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Gaining an edge: Growth, innovation and customer value from the circular economy

The circular economy is a departure from linear models, decoupling growth from natural resource consumption.


The circular economy is a departure from linear models, decoupling growth from natural resource consumption.

For decades, supply chains and products flowed in one direction: from manufacturing to consumption to landfill. In a world with limitless resources, this model worked and served as the foundation for competitiveness and growth.

But in a world with increasingly constrained resources and a host of environmental challenges, supply chains need to work in two directions.

It’s the point of the circular economy, to:

  • Reduce dependencies on scarce natural resources.

  • Allow companies to generate revenue from “waste”

The circular economy boosts competitiveness as companies go for new sources of revenue. How much? $4.5 trillion in the next 15 years.

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Key Findings

Circular economy approaches upend existing notions of competitiveness. Consider tire manufacturer Michelin.

The company offers its products as a service. A proposition that fundamentally questions the value and desirability of ownership. Then again, customers have leased cars for decades. Why not the car parts?

What’s more, keeping a product productive by extending its working life adds as much as 20 to 30 times more value than recycling does.

Circular economy business models are an opportunity for companies to fundamentally re-examine what they offer to new and existing customers, questioning long-held attitudes about what value means.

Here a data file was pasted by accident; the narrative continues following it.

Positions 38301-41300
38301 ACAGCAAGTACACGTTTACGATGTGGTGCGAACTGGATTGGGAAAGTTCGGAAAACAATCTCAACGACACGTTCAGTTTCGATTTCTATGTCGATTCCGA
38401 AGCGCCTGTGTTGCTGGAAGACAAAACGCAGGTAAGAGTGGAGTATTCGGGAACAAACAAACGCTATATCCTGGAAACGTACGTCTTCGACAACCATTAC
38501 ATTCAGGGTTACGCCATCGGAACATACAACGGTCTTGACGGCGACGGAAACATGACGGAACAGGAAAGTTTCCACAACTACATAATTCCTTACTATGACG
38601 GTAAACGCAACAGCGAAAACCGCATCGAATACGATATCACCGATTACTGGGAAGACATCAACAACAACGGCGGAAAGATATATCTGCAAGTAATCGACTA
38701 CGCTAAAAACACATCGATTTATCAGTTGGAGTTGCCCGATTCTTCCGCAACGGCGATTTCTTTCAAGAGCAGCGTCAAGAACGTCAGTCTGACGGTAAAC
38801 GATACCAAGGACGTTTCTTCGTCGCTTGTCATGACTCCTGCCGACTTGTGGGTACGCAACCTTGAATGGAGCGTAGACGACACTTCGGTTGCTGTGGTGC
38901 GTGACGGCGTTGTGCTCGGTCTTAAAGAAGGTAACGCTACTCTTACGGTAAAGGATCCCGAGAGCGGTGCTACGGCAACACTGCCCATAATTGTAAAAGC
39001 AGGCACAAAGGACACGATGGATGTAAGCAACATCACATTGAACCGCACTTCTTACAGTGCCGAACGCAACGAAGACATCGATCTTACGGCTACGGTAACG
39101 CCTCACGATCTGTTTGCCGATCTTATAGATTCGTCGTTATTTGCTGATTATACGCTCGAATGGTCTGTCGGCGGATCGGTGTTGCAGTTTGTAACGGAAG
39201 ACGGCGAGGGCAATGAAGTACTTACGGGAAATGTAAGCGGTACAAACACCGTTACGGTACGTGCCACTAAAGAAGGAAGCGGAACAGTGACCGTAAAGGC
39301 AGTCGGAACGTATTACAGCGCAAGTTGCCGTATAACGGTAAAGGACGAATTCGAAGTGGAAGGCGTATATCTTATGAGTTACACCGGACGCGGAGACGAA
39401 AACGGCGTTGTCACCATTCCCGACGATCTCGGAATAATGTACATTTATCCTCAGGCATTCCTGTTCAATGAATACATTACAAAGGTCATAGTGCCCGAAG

Millennials in particular welcome circular economy practices, and more than half reported being open to sharing models in particular. Circular models offer unprecedented transparency into customer preferences.

How? By extending beyond traditional value chain areas (design, production) into new spaces, getting much more involved in how customers actually use what’s on offer.


The first steps toward boosting competitiveness through circular practices are:

  1. Define your circular model. There a number of ways to cash in on the circular economy—from models that entail sharing resources, to extending products into services.

  2. Analytical edge. Understand precisely the full lifecycle and flow of resources from customer use to disposal.

  3. Put in place new capabilities. Gaining the perfect set-up for new business models will take time. Focus on growing new capabilities to support the transformation.

  4. Finding the right business model. Using analytics to drive insights. Gaining new capabilities. Each makes companies much more agile.


Peter Lacy is the global managing director of Accenture Strategy's Sustainability practice. He has advised many of the world’s leading executives and companies on strategy and sustainability issues, as well as the United Nations, European Union and national governments.

Peter is a fellow at Oxford University. He contributes regularly to publications such as the FT, The Guardian and Fast Company, and he co-chairs the World Economic Forum Young Global Leaders Taskforce on Circular Economy.

He also co-founded the world’s first global Circular Economy Awards. Peter is based in London, UK.

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